Basic Biographical Details
|Name: ||William Wilkins |
|Designation: ||Architect |
|Born: ||31 August 1778 |
|Died: ||31 August 1839 |
|Bio Notes: ||William Wilkins was born in Norwich on 31 August 1778, the eldest son of the building contractor and later architect William Wilkins and his wife Hannah Willett. He was educated at Norwich Grammar School where he excelled in drawing, classics and mathematics and in 1796 enrolled at Caius College, Cambridge. He graduated sixth wrangler in 1800 in mathematics. In 1798 he had begun a set of drawings of King’s College chapel which indicate his budding ability as a draughtsman. At this time the chapel was being repaired by his father and Wilkins junior exhibited these twice at the Royal Academy in 1810 and 1837. In 1799 he made a set of designs for improvements to Thoresby Park, Nottinghamshire for Earl Manvers. He also attracted the attention of George Gordon, 5th Earl of Aberdeen and this led to the award of a Worts travelling bachelorship in 1801 which enabled him to spend four years in Greece, Asia Minor and Italy. |
In his absence on the Continent he was elected a Fellow of Caius and from 1806 (terminated on his marriage to Alicia Carnac Murphy in 1811) was master of the Perse School a post regularly held by junior fellows. In 1807, supported by the fellowship and the mastership of the Perse School, he published ‘The Antiquities of Magna Graecia’ which sealed his reputation as a scholar. When he returned from the Continent he set up in practice in Cambridge where he remained until about 1809 when he established an office in London.
Wilkins applied his knowledge of Greek architecture to his design for Downing College which was a pioneeringly consistent Greek Revival scheme, although only the side ranges and the common room were built. His scheme for Haileybury College for the East India Company was similar and was chosen in preference to one submitted by the company’s own surveyor, Henry Holland. Other major buildings designed in the Greek Revival style by Wilkins were University College London, the Museum at York and the National Gallery in Trafalgar Square, London.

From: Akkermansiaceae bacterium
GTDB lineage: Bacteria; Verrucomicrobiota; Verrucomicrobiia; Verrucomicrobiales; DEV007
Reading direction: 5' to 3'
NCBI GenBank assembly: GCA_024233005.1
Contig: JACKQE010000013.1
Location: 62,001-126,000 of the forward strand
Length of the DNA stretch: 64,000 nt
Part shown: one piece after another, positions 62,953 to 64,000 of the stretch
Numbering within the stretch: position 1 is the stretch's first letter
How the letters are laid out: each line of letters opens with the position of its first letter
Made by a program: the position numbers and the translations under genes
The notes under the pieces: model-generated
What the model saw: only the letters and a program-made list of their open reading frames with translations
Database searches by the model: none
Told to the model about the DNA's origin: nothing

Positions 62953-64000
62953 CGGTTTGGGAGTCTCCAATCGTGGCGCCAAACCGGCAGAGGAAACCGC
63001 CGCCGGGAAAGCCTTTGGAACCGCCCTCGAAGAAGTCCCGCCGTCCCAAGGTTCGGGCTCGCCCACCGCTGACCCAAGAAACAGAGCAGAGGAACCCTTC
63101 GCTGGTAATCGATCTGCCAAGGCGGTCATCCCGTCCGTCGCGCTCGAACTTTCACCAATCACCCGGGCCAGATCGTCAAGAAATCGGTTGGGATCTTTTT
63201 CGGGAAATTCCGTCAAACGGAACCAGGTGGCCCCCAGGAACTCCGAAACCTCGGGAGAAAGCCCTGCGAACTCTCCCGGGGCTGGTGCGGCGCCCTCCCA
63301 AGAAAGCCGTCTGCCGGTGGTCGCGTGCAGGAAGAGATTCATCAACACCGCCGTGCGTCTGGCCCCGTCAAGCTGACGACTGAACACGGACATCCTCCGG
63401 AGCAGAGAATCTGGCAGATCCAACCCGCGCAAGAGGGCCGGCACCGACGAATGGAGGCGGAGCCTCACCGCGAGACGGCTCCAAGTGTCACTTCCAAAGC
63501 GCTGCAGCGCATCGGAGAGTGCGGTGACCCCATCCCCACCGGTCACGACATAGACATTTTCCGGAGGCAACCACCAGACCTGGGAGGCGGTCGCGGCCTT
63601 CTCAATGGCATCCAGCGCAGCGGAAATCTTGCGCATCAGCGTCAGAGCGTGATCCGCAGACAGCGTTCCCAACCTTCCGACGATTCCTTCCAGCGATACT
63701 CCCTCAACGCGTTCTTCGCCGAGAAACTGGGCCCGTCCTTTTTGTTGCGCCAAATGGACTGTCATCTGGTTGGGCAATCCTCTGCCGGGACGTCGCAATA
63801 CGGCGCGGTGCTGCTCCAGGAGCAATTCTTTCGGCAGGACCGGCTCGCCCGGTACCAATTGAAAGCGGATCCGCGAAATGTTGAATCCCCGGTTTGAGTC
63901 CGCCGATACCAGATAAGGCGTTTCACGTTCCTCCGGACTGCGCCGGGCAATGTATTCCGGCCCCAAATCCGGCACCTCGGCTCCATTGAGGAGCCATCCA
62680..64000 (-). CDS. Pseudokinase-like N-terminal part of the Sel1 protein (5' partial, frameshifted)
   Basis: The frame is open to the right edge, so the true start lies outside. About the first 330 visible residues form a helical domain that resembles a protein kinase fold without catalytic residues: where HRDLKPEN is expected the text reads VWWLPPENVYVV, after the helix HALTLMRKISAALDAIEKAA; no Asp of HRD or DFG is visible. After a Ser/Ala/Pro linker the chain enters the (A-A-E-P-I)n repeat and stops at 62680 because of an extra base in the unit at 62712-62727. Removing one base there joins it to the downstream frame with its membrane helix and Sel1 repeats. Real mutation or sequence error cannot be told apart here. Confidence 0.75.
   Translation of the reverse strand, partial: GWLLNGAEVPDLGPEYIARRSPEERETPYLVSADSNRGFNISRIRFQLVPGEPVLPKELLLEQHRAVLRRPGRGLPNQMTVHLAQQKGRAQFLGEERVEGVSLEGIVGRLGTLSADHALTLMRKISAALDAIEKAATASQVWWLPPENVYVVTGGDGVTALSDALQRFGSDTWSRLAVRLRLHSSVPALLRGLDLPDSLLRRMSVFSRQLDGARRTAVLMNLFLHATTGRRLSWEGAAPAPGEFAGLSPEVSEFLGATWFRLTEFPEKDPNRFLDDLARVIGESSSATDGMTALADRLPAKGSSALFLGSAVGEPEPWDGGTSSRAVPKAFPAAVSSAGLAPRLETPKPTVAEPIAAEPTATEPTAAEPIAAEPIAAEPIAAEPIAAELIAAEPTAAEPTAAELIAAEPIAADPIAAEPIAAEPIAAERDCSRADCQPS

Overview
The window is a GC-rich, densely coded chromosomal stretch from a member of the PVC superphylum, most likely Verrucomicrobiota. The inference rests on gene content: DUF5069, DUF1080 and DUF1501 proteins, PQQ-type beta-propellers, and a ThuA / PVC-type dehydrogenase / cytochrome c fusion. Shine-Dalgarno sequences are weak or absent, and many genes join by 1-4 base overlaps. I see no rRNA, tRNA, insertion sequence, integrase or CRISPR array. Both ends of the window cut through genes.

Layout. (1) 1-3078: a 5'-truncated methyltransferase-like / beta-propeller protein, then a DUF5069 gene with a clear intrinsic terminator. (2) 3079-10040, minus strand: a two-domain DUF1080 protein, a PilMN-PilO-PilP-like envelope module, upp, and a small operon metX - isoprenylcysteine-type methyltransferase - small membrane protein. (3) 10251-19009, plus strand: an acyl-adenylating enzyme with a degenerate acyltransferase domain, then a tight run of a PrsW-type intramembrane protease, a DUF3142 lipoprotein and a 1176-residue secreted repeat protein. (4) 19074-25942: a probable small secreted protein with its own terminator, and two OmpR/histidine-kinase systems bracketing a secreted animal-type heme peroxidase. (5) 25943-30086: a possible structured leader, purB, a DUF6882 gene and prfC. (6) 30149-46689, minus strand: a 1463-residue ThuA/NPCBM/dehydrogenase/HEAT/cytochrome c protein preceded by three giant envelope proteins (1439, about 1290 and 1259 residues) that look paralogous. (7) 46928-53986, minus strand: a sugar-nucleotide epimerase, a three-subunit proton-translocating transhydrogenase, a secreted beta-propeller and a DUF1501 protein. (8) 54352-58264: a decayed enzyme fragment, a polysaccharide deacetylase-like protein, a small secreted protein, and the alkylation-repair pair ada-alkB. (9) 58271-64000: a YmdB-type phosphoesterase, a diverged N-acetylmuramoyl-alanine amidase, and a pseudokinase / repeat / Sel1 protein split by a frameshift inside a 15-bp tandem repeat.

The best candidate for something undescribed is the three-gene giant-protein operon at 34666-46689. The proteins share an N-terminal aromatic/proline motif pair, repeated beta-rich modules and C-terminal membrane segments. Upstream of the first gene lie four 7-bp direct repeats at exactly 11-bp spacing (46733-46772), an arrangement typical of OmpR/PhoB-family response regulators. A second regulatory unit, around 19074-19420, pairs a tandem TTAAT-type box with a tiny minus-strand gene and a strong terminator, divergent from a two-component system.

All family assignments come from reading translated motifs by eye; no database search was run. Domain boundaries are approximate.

Wilkins obtained the commission for the National Gallery in a circuitous fashion. He claimed that he had suggested the Royal Mews site in 1831 after it was proposed to demolish the buildings of the site. Wilkins drew up plans for adapting the existing buildings for a gallery. The scheme was considered by the Prime Minister who appointed a committee to consider the design which ultimately was approved. In March 1833 Parliament voted £50,000 for the erection of a new building to accommodate the Royal Academy, the Public Records and the national collection of pictures. C R Cockerell and John Nash also submitted designs but that of Wilkins (said to have been submitted at the last moment) was chosen in preference. The academy was opened in 1837 and the gallery in 1838. Certain constraints such as the re-use of Corinthian columns from Carlton House and the necessity to insert two public lanes through the building for moving out troops swiftly from the barracks at the rear affected the design and to some extent Wilkins’ reputation was damaged.
Like his contemporaries Wilkins was obliged to enter public competitions. He entered that for the Waterloo Monument with J P Gandy and although the design was premiated, it was never built. In 1834 he competed for the Duke of York’s column in Waterloo Place, London, and the following year for the Houses of Parliament. In neither case was he successful and he wrote a pamphlet entitled ‘An Apology for the Design of the New Houses of Parliament marked Phil.Archimedes’ in which he criticised his rivals’ designs and the decision of the judging committee. He was second in the competition for the new Observatory in Cambridge and in the new Court for St John’s College. In 1829 he was invited to compete for the extension to the University library in Cambridge but the commission went to C R Cockerell in 1836. Despite Wilkins’ pamphlet of 1831 (‘Appeal to the Senate’) none of the sixty-nine votes were cast in his favour.